Keystone XL: Passing the Emissions Test
Posted February 6, 2014
The folks at the Energy Collective hosted an interesting webchat discussion of the Keystone XL pipeline the other day, a good part of which focused on greenhouse gas emissions from the project and oil sands development – identified by President Obama as a key basis for his pipeline decision.
The big takeaway here: Even at the high end of estimates in the State Department’s latest Keystone XL environmental review, emissions would be a tiny fraction of global totals – hardly proving that the project would significantly exacerbate climate change.
More on the webchat below. First, let’s check what the State Department review said about KeystoneXL/oil sands emissions:
- Total lifecycle emissions from production, refining and combustion of 830,000 barrels per day of crude – actually, crude from both Canadian oil sands and the U.S. Bakken region – transiting through the pipeline to Gulf Coast refineries is about 147-168 million metric tons of carbon dioxide equivalent per year.
- That compares with a range of 124-159 million tons per year in emissions from four reference crudes, selected as examples of crudes likely to be displaced by increased oil sands production.
- The estimated range of increased emissions from oil sands over the reference crudes is 1.3-27.4 million tons per year.
Section 1.4 (market analysis) notes that approval or denial of any one crude oil transport project, including the proposed Project, is unlikely to significantly impact the rate of extraction in the oil sands, or the continued demand for heavy crude oil at refineries in the United States (based on expected oil prices, oil-sands supply costs, transport costs, and supply-demand scenarios).
The critically important point is that State does not believe approval or denial of the Keystone XL will have any significant bearing on oil sands development – hence these estimated emissions increases can’t be blamed on the pipeline.
Energy blogger Geoff Styles participated in the Energy Collective’s webchat and provided valuable perspective on the emissions question, which often is missing in arguments from pipeline opponents. Styles:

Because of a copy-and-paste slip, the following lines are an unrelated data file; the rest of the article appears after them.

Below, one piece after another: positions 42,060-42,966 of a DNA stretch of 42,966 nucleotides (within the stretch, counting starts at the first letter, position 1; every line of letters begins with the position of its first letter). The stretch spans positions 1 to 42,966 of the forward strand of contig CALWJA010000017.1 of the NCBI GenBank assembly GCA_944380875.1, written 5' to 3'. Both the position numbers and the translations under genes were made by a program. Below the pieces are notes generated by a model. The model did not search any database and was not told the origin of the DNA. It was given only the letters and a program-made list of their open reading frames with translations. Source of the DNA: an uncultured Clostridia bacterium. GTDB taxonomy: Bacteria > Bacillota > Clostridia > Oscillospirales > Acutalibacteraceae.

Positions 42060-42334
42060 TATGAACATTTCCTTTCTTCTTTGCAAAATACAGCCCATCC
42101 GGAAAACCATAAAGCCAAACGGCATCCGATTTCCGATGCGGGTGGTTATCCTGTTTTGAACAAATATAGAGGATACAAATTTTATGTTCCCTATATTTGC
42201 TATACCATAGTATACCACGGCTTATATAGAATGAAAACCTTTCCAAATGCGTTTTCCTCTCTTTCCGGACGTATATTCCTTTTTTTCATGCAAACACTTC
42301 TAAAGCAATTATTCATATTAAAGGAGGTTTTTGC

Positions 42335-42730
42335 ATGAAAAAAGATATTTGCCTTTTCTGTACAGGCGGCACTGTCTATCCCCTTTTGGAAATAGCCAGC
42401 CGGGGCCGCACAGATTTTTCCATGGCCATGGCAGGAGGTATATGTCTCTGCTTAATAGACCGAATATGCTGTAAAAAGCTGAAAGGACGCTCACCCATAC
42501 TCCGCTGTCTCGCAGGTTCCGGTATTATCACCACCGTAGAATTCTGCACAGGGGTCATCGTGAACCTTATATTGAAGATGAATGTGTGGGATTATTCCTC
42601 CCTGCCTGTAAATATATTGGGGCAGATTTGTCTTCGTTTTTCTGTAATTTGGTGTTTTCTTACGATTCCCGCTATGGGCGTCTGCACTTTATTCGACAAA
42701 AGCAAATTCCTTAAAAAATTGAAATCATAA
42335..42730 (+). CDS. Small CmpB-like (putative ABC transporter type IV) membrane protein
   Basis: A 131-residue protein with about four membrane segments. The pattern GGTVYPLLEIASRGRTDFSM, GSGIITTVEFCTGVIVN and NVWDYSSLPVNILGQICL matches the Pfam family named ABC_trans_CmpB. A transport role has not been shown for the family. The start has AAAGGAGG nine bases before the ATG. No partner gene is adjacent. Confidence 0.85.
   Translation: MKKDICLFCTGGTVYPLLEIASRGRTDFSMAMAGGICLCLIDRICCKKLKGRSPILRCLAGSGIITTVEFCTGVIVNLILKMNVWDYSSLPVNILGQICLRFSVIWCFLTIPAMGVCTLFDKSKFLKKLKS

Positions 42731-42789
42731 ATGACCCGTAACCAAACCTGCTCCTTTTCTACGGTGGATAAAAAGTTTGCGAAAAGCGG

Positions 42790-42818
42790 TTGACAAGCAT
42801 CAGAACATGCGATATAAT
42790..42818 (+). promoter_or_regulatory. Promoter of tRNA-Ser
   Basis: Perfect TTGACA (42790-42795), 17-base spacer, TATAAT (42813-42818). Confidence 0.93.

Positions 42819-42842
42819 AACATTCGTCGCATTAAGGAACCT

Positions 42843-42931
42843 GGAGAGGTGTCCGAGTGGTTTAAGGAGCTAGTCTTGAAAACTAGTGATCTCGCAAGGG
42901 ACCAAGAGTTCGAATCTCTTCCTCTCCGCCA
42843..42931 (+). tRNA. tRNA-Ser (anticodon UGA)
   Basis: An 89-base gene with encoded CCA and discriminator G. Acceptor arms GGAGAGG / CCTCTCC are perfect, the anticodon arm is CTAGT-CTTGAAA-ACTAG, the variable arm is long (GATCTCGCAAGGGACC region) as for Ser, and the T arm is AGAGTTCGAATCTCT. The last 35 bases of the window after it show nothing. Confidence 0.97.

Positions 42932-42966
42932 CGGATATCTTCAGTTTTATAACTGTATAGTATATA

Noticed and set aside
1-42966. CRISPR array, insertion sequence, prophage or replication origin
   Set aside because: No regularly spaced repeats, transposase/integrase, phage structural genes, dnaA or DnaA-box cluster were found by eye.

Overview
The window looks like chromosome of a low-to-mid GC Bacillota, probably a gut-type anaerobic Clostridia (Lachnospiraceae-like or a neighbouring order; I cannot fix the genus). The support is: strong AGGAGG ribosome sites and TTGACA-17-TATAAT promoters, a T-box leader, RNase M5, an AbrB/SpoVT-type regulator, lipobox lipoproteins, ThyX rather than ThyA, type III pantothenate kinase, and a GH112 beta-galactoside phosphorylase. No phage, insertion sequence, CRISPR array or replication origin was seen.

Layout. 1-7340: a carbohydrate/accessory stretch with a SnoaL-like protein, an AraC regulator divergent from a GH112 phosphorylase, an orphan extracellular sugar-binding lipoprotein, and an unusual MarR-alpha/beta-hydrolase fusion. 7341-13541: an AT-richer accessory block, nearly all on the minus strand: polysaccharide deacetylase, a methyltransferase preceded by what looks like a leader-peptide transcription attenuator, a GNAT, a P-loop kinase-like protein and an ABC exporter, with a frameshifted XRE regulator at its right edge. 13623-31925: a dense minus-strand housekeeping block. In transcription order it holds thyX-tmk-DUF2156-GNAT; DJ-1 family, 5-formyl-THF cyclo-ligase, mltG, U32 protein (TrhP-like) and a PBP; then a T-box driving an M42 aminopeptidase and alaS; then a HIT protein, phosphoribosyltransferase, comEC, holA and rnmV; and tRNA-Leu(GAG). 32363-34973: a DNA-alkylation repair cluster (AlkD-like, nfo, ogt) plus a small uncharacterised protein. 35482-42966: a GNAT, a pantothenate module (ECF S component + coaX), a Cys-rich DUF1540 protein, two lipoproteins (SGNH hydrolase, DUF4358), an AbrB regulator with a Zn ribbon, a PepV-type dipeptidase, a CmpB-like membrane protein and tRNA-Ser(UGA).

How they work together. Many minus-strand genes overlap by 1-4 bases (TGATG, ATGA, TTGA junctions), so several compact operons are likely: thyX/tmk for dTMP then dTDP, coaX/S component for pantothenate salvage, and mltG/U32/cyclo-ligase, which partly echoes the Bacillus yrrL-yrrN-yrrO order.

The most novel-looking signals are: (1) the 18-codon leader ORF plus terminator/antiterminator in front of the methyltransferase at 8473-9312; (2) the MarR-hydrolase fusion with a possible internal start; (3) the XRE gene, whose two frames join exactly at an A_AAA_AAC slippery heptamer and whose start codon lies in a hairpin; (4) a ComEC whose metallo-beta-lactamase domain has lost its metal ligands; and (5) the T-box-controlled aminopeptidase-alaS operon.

“If you take the high side of the incremental impact, 27 million tons a year of incremental greenhouse gas emissions, that’s 0.4 percent of current U.S. greenhouse gas emissions. That’s comparable to what the U.S. emits from making glass, which is a relatively small source of emissions down the food chain. … Let’s assume that all of this crude ended up being additional to the market, 800,000 barrels a day of additional oil sands crude that would not be produced under any circumstances – they give a range of impact of 147 to 168 million metric tons a year, soup to nuts. That’s from the wellhead all the way to burning the fuel in your car, where 70-plus percent of the emissions occur. That figure is roughly 0.3 percent of global emissions of about 50 billion tons per year of greenhouse gases. So, to say that this is extraordinary, that it’s end game, that it’s game over – anything like that is a gross exaggeration.”
More from Styles:
“From my perspective, at that level for a project this size this does not meet the test that the president put up of ‘significant’ (emissions). The president said if the emissions are significant in exacerbating climate change he wouldn’t approve it. It’s hard to see how emissions at this scale are significant. Plug these into a climate model and they’re within the ‘uncertainty’ band. Twenty-seven million tons, that’s one-tenth of the uncertainty range of the U.S. greenhouse gas inventory. We’re talking about numbers here that get lost in the rounding.”
Styles is spot-on. If the Keystone XL decision hinges on science and fact, it’s a no-brainer, a win for the United States in terms of job creation, economic stimulus and energy security – which clearly makes the Keystone XL in the national interest. These are tangible benefits, not slogans or abstract political symbols.
The decision on Keystone XL, a large infrastructure project that would broadly benefit the United States and help strengthen our partnership with Canada, our largest source of imported oil, should be based on the actual, factual merits of the project, not symbols or exaggerated claims. This means assessing the potential emissions impact attributable to the pipeline itself, which the State Department has done, over and over. The conclusion: Keystone XL’s approval or denial will have no significant impact on oil sands development – detaching the pipeline from emissions increases that in any event would be quite small.
About The Author
Mark Green joined API after a career in newspaper journalism, including 16 years as national editorial writer for The Oklahoman in the paper’s Washington bureau. Previously, Mark was a reporter, copy editor and sports editor at an assortment of newspapers. He earned his journalism degree from the University of Oklahoma and master’s in journalism and public affairs from American University. He and his wife Pamela have two grown children and six grandchildren.
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